• May all sentient beings have happy minds!

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The bodhisattva's brain : Buddhism naturalized / Owen Flanagan.

By: Publisher: Cambridge, Massachusetts : MIT Press, 2013Copyright date: ©2011Edition: First MIT Press paperback editionDescription: xiv, 264 pages ; 24 cmContent type:
  • text
Media type:
  • unmediated
Carrier type:
  • volume
  • 9780262525206 (paperback)
Subject(s): DDC classification:
  • 294.3/3615 23
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"A Bradford Book."

Includes bibliographical references (p. [209]-247) and index.

Preface -- Introduction: Buddhism naturalized -- An essay in comparative neurophilosophy -- The bodhisattva's brain -- The colour of happiness -- Buddhist epistemology and science -- Buddhism as a natural philosophy -- Selfless persons -- Being no-self and being nice -- Virtue and happiness -- Postscript: cosmopolitanism and comparative philosophy -- Notes -- References -- Index.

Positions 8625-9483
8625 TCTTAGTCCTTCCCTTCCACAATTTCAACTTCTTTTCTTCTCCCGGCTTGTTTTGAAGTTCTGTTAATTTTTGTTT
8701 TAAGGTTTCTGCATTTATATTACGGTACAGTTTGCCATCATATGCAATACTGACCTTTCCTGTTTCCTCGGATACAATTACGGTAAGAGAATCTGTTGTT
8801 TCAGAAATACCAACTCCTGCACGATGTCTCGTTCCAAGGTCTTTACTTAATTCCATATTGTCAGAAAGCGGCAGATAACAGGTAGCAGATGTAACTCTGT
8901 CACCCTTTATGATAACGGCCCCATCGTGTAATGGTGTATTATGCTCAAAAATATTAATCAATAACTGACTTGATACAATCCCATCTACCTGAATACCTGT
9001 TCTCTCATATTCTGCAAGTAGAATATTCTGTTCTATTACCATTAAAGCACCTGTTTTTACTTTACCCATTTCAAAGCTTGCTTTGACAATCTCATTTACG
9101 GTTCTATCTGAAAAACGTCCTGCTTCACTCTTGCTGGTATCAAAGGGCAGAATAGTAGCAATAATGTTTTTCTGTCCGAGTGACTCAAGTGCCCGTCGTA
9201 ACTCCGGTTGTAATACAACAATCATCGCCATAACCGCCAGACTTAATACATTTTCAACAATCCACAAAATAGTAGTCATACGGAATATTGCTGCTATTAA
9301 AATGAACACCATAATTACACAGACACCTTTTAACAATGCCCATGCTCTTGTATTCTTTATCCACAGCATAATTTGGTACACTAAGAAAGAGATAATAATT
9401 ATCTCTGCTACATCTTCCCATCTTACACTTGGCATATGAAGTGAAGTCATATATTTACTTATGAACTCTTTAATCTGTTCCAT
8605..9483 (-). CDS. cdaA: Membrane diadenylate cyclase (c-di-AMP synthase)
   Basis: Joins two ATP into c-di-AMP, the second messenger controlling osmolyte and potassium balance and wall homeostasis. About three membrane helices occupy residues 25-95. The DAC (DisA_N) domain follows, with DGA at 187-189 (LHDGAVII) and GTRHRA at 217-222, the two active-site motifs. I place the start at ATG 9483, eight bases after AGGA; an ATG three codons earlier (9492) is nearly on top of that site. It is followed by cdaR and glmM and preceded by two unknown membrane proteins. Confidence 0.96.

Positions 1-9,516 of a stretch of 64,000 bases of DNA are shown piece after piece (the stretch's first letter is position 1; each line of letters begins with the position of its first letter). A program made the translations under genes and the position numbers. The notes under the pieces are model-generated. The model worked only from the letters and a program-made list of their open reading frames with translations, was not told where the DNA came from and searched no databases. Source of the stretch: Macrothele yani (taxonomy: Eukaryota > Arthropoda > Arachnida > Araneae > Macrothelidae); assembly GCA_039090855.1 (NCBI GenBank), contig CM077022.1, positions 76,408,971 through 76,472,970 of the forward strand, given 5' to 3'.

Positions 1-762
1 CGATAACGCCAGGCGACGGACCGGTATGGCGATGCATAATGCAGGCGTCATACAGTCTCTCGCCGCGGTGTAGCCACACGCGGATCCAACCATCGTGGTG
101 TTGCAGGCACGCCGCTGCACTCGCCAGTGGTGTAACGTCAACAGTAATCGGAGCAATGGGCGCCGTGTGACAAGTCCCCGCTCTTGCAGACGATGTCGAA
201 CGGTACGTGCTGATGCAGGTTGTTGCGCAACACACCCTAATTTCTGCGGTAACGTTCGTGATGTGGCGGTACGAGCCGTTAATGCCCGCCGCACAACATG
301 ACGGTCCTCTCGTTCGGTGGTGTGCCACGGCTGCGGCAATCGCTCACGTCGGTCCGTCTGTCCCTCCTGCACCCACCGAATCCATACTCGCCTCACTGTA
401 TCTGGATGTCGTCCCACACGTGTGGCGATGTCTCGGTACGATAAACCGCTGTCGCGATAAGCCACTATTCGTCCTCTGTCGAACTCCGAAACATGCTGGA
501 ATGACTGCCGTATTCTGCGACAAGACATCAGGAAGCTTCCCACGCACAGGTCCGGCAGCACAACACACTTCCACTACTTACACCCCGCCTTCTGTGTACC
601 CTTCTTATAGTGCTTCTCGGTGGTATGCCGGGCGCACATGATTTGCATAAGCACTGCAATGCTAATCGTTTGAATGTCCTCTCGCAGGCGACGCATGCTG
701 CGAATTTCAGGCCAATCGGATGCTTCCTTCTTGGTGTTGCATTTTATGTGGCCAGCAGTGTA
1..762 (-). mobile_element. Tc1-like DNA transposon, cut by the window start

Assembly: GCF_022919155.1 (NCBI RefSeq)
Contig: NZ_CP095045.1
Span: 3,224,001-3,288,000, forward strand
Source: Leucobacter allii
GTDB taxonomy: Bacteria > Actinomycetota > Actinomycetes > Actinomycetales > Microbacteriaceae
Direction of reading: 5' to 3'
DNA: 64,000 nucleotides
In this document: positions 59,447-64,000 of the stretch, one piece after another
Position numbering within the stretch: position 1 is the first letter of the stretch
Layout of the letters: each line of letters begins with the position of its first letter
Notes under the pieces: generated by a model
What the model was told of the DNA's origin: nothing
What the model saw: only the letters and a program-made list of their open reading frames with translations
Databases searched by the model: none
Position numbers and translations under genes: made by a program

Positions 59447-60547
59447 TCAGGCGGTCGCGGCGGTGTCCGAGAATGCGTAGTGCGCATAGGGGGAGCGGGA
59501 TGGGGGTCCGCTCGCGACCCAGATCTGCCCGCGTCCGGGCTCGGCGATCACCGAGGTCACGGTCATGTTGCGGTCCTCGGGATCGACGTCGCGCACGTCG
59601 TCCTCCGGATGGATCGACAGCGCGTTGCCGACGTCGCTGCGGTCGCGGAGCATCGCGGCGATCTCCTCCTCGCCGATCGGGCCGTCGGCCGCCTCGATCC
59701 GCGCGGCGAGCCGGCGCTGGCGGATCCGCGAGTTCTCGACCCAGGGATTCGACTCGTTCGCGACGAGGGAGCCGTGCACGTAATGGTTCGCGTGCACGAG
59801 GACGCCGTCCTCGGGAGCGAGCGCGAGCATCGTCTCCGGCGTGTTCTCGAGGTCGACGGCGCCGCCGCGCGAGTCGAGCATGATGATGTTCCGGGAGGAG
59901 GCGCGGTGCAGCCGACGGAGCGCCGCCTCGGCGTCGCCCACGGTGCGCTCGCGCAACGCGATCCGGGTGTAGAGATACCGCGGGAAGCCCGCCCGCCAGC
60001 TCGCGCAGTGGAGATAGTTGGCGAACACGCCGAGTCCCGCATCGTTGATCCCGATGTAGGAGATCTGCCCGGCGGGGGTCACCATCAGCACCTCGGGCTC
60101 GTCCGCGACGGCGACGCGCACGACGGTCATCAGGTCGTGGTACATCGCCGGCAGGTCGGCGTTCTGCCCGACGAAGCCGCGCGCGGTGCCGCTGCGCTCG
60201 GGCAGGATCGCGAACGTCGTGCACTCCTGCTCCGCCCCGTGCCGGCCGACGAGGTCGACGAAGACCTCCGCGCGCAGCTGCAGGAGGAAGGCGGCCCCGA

This fascinating introduction to the intersection between religion, neuroscience, and moral philosophy asks: Can there be a Buddhism without karma, nirvana, and reincarnation that is compatible with the rest of knowledge?

If we are material beings living in a material world—and all the scientific evidence suggests that we are—then we must find existential meaning, if there is such a thing, in this physical world. We must cast our lot with the natural rather than the supernatural. Many Westerners with spiritual (but not religious) inclinations are attracted to Buddhism—almost as a kind of moral-mental hygiene. But, as Owen Flanagan points out in The Bodhisattva's Brain, Buddhism is hardly naturalistic. In The Bodhisattva's Brain, Flanagan argues that it is possible to discover in Buddhism a rich, empirically responsible philosophy that could point us to one path of human flourishing.

Some claim that neuroscience is in the process of validating Buddhism empirically, but Flanagan'’ naturalized Buddhism does not reduce itself to a brain scan showing happiness patterns. “Buddhism naturalized,” as Flanagan constructs it, offers instead a fully naturalistic and comprehensive philosophy, compatible with the rest of knowledge—a way of conceiving of the human predicament, of thinking about meaning for finite material beings living in a material world.
Source: Publisher

Item type Current library Collection Call number Status Date due Barcode
Book Book Buddhist Library and Meditation Centre General Stacks Non-fiction BPH 294.3 FLAN (Browse shelf(Opens below)) Available 2024-0029

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